Creatine monohydrate has a known mechanism of action. It increases the phosphocreatine stores in your muscle. This can then be used to produce more ATP (energy), which is a key source of fuel for power, heavy lifting, and anaerobic events.

We know this because we have carefully experimented and objectively measured what happens. We’ve also reproduced those findings over and over.

See how that played out?

One claim is speculation based on, perhaps (I’m guessing) rumors about blood sugar and metabolism along with a few studies about cinnamon as an antioxidant?

The other is fact based on a documented physiological outcome.

The big problem:
Most people start with the internet.

Wondering what to put in your smoothie? What to eat before you work out? How much bacon you should eat?

There are all sorts of answers on Google, not to mention Facebook and Instagram.

You don’t have to look far to discover a charismatic person with an excellent body and sales pitch offering up their own beliefs as a “protocol” or “system”.

These systems tend to include:

  • A set of certain foods and/or supplements to eat. (Like acai berries hand-picked at sunrise.)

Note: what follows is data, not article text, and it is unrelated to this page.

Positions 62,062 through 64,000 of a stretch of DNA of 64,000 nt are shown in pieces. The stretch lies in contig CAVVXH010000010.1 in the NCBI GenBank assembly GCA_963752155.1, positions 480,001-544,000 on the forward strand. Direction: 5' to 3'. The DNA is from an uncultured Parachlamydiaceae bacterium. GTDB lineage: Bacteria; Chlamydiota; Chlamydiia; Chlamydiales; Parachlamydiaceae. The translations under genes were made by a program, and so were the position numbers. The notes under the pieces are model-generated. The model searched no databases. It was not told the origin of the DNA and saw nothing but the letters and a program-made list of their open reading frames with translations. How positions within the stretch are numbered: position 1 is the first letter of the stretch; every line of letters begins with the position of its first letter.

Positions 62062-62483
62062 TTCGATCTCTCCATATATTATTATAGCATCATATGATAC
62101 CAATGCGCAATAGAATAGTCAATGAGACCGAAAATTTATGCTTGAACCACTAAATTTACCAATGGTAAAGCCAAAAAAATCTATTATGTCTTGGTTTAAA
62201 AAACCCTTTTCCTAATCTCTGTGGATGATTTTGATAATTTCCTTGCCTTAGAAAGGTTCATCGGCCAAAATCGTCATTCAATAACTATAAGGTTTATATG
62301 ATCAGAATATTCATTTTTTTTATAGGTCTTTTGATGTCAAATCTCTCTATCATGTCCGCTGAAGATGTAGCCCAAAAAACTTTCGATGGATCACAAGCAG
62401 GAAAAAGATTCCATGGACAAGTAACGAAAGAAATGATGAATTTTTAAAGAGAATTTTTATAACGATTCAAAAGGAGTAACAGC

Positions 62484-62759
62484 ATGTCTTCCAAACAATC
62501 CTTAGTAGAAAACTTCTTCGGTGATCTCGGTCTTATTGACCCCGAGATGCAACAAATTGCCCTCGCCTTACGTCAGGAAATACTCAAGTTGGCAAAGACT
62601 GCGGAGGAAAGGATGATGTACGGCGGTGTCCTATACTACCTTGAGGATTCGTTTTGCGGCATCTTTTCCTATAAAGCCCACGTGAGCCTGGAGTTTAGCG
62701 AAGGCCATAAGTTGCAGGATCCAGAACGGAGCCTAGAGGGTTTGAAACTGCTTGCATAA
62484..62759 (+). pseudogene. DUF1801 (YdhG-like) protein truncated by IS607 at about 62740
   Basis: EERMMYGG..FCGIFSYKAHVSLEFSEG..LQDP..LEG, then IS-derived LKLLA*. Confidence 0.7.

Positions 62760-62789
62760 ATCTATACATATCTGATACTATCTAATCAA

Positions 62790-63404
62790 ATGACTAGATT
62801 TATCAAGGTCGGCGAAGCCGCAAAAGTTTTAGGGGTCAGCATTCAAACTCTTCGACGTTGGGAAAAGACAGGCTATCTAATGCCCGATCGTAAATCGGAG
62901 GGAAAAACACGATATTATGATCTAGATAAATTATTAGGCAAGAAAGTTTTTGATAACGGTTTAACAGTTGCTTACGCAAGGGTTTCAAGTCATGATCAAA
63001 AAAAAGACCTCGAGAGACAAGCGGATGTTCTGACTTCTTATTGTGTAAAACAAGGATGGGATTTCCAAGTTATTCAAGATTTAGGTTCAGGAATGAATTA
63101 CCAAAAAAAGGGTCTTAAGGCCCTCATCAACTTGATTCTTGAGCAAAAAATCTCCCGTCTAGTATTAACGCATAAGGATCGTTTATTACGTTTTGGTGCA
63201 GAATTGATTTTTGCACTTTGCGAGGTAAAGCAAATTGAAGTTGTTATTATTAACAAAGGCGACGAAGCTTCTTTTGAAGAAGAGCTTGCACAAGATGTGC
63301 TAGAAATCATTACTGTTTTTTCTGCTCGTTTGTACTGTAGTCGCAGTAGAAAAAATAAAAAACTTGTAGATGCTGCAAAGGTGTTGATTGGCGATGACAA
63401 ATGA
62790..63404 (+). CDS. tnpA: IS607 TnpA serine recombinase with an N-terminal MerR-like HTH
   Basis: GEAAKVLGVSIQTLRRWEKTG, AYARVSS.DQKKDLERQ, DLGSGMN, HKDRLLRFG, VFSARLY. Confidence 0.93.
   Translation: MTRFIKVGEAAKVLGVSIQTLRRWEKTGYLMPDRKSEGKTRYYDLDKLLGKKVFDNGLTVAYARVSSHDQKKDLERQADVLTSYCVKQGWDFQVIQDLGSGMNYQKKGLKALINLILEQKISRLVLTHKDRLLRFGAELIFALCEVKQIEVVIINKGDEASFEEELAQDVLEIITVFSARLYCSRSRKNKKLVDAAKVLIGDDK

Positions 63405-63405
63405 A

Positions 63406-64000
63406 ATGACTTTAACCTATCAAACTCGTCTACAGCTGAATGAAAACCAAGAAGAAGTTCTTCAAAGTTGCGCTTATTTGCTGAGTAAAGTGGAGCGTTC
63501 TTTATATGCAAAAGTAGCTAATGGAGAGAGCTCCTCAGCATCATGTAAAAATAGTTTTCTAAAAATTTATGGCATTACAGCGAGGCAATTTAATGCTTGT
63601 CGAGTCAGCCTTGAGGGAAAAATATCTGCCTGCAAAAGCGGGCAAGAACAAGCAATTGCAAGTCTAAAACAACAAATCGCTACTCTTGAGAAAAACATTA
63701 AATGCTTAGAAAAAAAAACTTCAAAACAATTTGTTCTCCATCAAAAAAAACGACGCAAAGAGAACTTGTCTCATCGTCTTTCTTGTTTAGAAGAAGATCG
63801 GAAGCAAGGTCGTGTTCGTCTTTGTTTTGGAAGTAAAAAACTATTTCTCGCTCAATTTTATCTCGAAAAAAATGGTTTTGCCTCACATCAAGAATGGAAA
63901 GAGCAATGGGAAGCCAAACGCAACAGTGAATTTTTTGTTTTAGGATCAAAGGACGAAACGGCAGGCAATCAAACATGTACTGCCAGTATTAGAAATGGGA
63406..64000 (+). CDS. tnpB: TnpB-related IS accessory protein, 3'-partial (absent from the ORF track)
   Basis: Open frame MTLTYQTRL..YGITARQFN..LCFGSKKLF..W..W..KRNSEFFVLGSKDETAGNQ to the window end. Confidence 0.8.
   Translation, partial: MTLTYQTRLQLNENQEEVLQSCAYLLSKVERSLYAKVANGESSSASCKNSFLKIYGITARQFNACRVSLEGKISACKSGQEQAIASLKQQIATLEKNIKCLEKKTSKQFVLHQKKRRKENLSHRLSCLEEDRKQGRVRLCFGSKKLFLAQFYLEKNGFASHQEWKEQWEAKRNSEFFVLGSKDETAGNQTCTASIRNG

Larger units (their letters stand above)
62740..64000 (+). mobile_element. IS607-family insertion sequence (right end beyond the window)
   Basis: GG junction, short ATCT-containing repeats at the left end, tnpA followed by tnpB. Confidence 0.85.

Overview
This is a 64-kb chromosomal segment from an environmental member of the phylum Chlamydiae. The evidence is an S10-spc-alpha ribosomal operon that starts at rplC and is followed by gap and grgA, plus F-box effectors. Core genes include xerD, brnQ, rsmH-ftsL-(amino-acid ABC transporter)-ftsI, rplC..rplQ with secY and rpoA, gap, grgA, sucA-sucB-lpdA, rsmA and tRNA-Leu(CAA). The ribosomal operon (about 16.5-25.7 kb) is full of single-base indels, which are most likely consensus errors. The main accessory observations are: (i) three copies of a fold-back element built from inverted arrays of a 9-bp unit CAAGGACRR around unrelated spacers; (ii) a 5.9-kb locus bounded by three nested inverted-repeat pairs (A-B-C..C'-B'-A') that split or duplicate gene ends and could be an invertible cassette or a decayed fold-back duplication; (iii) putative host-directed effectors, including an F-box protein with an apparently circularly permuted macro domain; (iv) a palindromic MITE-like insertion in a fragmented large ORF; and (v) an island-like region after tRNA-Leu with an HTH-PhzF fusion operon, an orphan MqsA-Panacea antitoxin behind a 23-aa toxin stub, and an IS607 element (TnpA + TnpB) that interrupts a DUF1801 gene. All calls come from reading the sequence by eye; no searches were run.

• A set of certain foods to avoid. (Nothing a caveman wouldn’t eat. Nothing that isn’t “natural”. Nothing that’s been sold, bought or processed.)
  • Rules about how much to eat, when to eat (or not eat), and possibly even where to eat. (No food after 6:30 pm!)

If the belief system (or the person who invented it) is compelling or “truthy” enough, it can be pretty tempting to believe them.

After all, many of these “systems” come with lots of reasons to believe, including:

  • Irresistible promises
  • Clever branding
  • Photos, graphics, and other visual “evidence”
  • Testimonials and/or celebrity endorsements
  • Powerful personal stories (“If this guy did it, I can too!”)